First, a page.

PULLMAN, Wash. – Two exhibits – of famous images and of recently discovered “street photography” – will be presented in the free, public show, “Through the Lens: An American Century – Corbis & Vivian Maier,” which will run Jan. 12-April 3 at the Washington State University Museum of Art.
Two free, public receptions will accompany the exhibition:
* “What makes a lasting image,” by Dennis DeHart, WSU photography professor, at 6 p.m. Thursday, Jan. 22, in the Museum of Art/WSU gallery.
* A talk by WSU art historian Marianne Kinkel at 6 p.m. Thursday, Feb. 12, in the gallery before screening of the documentary film, “Finding Vivian Maier,” at 7 p.m. in the CUB auditorium.
The Corbis collection
Thirty-two iconic photos from the Corbis Corp. will be displayed from the collection of Tony (a former Corbis executive) and Leslie Rojas of Seattle.
Based in Bellevue, Wash., Corbis licenses the rights to photographs, footage and other visual media. It has a collection of more than 100 million images and 800,000 video clips.
The Corbis collection represents great and small moments throughout history: war and peace, the first flight at Kitty Hawk and the first moon landing, the Dust Bowl and the quest for civil rights, and much more.
Work by street photographer Vivian Maier was not discovered until after she died in 2009. Born in 1926, she worked for 40 years as a nanny while taking more than 150,000 photographs and 150 films, primarily of people and architecture in New York, Chicago and Los Angeles.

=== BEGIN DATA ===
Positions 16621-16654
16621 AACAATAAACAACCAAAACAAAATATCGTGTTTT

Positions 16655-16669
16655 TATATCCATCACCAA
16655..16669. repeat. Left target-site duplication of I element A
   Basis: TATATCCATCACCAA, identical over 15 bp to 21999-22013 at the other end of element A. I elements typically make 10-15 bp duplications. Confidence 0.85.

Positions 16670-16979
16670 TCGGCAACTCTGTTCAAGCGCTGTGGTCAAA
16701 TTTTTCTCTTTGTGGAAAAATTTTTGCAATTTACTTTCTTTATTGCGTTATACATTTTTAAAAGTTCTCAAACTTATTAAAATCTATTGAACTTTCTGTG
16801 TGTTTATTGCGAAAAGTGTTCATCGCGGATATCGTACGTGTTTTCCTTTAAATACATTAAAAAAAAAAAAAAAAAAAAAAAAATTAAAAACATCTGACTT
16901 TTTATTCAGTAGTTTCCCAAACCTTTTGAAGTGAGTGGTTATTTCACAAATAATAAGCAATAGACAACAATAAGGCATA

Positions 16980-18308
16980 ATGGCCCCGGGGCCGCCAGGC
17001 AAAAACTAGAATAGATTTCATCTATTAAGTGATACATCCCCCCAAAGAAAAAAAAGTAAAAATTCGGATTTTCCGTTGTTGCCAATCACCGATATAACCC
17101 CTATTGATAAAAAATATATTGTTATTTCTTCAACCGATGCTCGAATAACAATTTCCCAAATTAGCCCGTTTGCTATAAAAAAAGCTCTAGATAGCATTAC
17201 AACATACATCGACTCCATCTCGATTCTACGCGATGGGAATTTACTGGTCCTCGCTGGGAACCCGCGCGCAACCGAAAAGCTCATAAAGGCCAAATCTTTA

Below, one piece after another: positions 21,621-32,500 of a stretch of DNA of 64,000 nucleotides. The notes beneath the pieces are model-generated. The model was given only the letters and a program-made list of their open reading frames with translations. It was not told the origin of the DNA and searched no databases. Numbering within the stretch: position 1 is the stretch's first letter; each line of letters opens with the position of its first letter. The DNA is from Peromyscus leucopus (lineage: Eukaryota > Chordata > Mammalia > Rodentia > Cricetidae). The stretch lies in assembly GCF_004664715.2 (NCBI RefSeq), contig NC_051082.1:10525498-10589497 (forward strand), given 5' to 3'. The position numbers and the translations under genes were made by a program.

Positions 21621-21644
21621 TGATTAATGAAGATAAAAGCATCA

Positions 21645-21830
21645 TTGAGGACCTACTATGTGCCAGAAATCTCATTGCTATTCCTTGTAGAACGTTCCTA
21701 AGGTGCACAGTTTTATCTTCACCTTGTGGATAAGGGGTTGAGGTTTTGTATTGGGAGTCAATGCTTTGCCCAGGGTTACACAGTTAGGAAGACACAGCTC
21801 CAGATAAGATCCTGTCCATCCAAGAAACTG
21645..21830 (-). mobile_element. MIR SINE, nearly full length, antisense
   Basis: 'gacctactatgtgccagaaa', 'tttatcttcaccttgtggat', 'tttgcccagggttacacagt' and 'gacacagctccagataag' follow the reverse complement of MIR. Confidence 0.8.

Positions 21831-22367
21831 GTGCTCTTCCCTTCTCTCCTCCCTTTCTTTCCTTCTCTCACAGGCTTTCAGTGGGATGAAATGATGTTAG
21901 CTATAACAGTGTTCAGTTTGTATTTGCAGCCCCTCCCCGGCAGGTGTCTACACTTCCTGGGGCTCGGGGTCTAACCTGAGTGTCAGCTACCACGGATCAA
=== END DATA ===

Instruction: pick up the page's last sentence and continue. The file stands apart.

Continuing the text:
Critical acclaim and interest in Maier’s work has followed. Her photos have been exhibited in the U.S., Europe and Asia; her life and work have been the subjects of books and documentary films.
The show also will include work by emerging student photographers from across the country.
Funding for the exhibition is provided by Tony and Leslie Rojas and members of the Museum of Art/WSU.
The museum is located on Wilson Road across from Martin Stadium in the Fine Arts Center on the WSU Pullman campus. Gallery hours are 10 a.m.-4 p.m. Monday-Saturday, open until 7 p.m. Thursday and closed Sunday. For more information, please contact the museum at 509-335-1910 or visit http://museum.wsu.edu.